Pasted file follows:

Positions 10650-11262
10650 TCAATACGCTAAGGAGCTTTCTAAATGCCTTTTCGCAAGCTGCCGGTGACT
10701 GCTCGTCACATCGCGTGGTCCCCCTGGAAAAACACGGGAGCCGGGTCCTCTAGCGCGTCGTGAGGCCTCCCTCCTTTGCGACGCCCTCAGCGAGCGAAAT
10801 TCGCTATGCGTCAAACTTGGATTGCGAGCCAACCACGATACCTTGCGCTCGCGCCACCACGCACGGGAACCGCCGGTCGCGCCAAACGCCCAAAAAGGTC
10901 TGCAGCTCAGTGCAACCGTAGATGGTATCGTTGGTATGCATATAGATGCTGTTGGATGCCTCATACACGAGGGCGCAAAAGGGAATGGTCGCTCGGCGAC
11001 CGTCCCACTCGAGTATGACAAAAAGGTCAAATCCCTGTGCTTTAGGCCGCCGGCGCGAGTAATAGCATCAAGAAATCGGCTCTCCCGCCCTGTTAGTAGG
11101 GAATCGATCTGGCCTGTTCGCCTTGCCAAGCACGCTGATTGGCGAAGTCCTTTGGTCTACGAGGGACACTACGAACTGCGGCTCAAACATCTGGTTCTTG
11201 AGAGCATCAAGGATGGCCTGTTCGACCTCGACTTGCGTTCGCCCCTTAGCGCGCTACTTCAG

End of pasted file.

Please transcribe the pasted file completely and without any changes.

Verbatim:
Positions 10650-11262
10650 TCAATACGCTAAGGAGCTTTCTAAATGCCTTTTCGCAAGCTGCCGGTGACT
10701 GCTCGTCACATCGCGTGGTCCCCCTGGAAAAACACGGGAGCCGGGTCCTCTAGCGCGTCGTGAGGCCTCCCTCCTTTGCGACGCCCTCAGCGAGCGAAAT
10801 TCGCTATGCGTCAAACTTGGATTGCGAGCCAACCACGATACCTTGCGCTCGCGCCACCACGCACGGGAACCGCCGGTCGCGCCAAACGCCCAAAAAGGTC
10901 TGCAGCTCAGTGCAACCGTAGATGGTATCGTTGGTATGCATATAGATGCTGTTGGATGCCTCATACACGAGGGCGCAAAAGGGAATGGTCGCTCGGCGAC
11001 CGTCCCACTCGAGTATGACAAAAAGGTCAAATCCCTGTGCTTTAGGCCGCCGGCGCGAGTAATAGCATCAAGAAATCGGCTCTCCCGCCCTGTTAGTAGG
11101 GAATCGATCTGGCCTGTTCGCCTTGCCAAGCACGCTGATTGGCGAAGTCCTTTGGTCTACGAGGGACACTACGAACTGCGGCTCAAACATCTGGTTCTTG
11201 AGAGCATCAAGGATGGCCTGTTCGACCTCGACTTGCGTTCGCCCCTTAGCGCGCTACTTCAG